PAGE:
Slate’s Jacob Weisberg is outraged about Peter Thiel’s latest philanthropic venture: $100,000 grants to young people who want to start a company instead of going to — or continuing — college.Jacob says this program is goading students into “halting their intellectual development around the onset of adulthood, maintaining a narrow-minded focus on getting rich as young as possible, and thereby avoid[ing] the siren lure of helping others or contributing to the advances in basic science that have made the great tech fortunes possible… This threatens to turn the risk-taking startup model into a white boy’s version of the NBA, diverting a generation of young people from the love of knowledge for its own sake and respect for middle-class values.”
It’s terrific that Jacob had such a high-minded, intellectually fulfilling time in college, but it’s ridiculous to suggest that most people who go to college do so “from the love of knowledge for its own sake.” Most highly paid professions pretty much require that new entrants have gone to college, even if college has nothing to offer that will make graduates any better at that profession. This is just a self-perpetuating signaling system: almost everyone with the means and intelligence to go to college does, so employers can safely ignore applications from non-graduates. So people who can go to college do. But if they aren’t filled with that “love of knowledge” they can safely spend their time drinking and socializing, secure in the knowledge that nothing they aren’t learning will ever come up in their professional lives.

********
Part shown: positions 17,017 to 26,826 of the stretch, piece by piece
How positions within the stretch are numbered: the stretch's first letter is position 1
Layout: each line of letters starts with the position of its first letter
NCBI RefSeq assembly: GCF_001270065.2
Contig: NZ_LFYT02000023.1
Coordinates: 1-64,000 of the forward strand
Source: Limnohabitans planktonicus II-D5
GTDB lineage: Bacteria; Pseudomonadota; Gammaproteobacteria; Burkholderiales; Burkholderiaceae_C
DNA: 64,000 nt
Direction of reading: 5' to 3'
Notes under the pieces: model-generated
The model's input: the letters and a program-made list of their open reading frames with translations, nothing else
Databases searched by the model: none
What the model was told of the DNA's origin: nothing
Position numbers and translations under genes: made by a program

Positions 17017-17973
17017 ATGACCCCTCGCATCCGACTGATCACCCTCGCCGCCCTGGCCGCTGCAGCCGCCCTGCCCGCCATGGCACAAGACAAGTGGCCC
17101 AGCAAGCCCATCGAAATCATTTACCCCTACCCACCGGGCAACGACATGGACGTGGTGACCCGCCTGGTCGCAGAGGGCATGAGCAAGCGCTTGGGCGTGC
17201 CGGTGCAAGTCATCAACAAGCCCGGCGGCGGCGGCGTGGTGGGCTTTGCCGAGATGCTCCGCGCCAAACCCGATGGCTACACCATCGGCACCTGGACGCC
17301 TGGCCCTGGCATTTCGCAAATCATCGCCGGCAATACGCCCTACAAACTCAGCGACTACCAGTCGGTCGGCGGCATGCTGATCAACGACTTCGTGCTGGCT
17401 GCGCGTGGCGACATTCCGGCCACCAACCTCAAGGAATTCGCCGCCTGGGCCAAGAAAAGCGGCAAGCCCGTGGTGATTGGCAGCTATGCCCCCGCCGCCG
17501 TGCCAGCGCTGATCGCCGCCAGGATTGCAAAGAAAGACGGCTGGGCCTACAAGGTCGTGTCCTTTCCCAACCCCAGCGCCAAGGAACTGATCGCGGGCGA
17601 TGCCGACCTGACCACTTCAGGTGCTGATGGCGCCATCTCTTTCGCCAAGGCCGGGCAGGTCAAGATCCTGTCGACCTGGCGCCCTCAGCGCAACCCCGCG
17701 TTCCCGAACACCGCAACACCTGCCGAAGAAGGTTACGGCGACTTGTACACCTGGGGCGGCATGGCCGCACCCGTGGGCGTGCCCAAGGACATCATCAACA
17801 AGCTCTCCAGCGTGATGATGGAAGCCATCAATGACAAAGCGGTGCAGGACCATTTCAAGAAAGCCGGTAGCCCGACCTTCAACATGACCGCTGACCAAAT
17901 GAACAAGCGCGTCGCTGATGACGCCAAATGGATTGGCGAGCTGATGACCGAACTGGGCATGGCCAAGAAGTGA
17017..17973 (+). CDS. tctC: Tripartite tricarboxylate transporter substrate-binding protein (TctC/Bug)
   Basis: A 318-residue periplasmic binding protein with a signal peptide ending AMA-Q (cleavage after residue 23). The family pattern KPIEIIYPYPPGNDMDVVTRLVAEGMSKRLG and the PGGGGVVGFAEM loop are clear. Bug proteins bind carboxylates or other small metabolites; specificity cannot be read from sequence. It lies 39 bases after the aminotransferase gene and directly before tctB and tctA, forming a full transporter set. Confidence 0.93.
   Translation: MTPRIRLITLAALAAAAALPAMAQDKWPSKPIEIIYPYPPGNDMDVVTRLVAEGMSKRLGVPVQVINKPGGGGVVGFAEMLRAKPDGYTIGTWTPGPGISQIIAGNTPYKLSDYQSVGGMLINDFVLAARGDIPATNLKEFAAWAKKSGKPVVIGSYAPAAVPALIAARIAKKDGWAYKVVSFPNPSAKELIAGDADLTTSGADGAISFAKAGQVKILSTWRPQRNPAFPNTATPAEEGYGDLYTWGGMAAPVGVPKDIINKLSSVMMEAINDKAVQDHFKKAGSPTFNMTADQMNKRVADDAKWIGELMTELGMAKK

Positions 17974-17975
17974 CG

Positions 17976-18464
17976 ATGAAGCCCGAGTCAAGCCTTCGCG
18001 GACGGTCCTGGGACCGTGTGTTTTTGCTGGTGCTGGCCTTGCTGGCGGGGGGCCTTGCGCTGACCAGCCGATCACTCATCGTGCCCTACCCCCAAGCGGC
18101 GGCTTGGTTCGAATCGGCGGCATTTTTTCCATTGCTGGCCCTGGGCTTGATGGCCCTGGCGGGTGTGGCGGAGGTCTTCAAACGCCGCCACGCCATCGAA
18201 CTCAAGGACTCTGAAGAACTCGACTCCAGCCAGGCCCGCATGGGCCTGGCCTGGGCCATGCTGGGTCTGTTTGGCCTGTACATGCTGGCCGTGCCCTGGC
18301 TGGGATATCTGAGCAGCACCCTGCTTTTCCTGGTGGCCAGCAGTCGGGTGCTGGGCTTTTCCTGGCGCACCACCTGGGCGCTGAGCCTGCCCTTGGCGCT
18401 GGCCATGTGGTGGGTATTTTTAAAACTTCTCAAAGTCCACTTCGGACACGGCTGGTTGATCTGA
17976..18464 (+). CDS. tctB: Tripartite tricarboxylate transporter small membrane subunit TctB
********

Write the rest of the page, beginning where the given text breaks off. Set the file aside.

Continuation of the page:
Tech entrepreneurship is a rare field in which there is no stigma attached to dropping out, and in which not having a degree isn’t much of a barrier to advancement. Lots of tech’s biggest successes have been dropouts: Bill Gates, Steve Jobs, Larry Ellison, Mark Zuckerberg, and on and on.
If Jacob seriously thinks that Bill Gates or Mark Zuckerberg “halted their intellectual development” by dropping out and starting companies, we humbly suggest that he is either vastly overestimating what most people do in college, or vastly underestimating the intellectual challenges of running a startup.
College is very intellectually rewarding for people who are in to that sort of thing. It’s a lot of fun for most other people. But if Peter Thiel wants to help bright, motivated young people who want to start companies instead, that sounds like a pretty great idea to us.